The Sackville Hotel

The recent collapse of the Sackville Hotel at 189 Kingsway on the Hove seafront was certainly a shock to all. Where one of Hove’s finest hotels once stood, there is now just rubble and keep out signs.

Photo showing flattened rubble and scrap metal.The owners, Sackville Hotel Ltd, were hoping to pump £5 million into restoring the once decadent hotel. It was to be turned into Hove’s only five-star hotel with plans in place for a complete refurbishment and extension with a new swimming pool, gym and sauna. The roof at the front of the building collapsed in April, however, and took out several of the floors below in the process. The building’s towers survived initially but had to be pulled down several weeks later after the rest of the building was deemed unsafe following high winds.

Brighton’s only five-star hotel, the Grand, was purpose-built as a hotel from 1862-4 as the tallest building in Brighton. The Sackville, however, was built in 1904 as four terraced mansions known as The Lawns which, due to their extortionately high prices of £7-8,000, failed to sell. There was already a Sackville Hotel at 156 Old Shoreham Road dating from the 1890s so this Sackville opened as the Sackville Gardens Private Hotel and later became the Sackville Court Hotel. Each mansion originally came fully equipped with an electric lift, electric Turkish bath, a library and eight bedrooms. As a hotel, it had around fifty bedrooms. The principal external features were its domed corners and exquisite plaster details.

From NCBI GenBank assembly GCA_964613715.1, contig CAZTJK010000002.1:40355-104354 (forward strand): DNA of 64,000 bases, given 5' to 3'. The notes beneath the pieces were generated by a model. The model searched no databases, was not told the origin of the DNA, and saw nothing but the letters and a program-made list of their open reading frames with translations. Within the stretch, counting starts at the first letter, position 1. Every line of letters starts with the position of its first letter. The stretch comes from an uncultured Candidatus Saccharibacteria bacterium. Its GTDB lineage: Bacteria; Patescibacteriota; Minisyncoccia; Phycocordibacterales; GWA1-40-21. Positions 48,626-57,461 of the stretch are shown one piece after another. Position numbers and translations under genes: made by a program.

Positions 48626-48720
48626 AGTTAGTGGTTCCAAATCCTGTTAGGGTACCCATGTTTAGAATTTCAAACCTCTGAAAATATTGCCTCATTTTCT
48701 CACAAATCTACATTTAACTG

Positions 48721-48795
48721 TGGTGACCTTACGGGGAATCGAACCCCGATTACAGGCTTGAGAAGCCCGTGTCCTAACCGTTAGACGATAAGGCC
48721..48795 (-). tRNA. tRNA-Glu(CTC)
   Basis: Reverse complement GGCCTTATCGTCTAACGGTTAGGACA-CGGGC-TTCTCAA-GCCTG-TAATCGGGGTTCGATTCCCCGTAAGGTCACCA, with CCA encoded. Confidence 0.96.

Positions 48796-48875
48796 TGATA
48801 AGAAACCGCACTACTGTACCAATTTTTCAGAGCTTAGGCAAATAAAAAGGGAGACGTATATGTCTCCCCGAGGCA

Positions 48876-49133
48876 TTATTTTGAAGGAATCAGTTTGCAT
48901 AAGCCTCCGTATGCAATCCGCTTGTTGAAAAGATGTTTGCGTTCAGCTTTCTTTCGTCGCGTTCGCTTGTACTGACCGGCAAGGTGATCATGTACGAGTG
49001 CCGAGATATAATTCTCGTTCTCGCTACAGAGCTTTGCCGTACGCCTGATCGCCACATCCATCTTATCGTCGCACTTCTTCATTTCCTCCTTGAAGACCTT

The Sackville was refurbished on several occasions over the years to keep up with the latest trends. In 1977, Winston’s Bar was installed in the oak-panelled lounge with a proudly-displayed portrait of Sir Winston Churchill. In 1981, the Sackville was described by the Good Hotel Guide as ‘a hotel in a million’. From then on it changed hands several times at prices fluctuating between £1.9 million and just £1 million. Quite tragically, it deteriorated rapidly. In more recent times, Brighton & Hove City Council used the building quite controversially to house the homeless.

There has not been any suggestion of foul-play like when Hove Town Hall mysteriously went up in smoke. Conservationists remain hopeful that the owners will ensure that something of equal poise, dominance and quality will replace the much-loved Sackville Hotel. I for one can assure all readers that I will be keeping a close eye on whatever plans are submitted.

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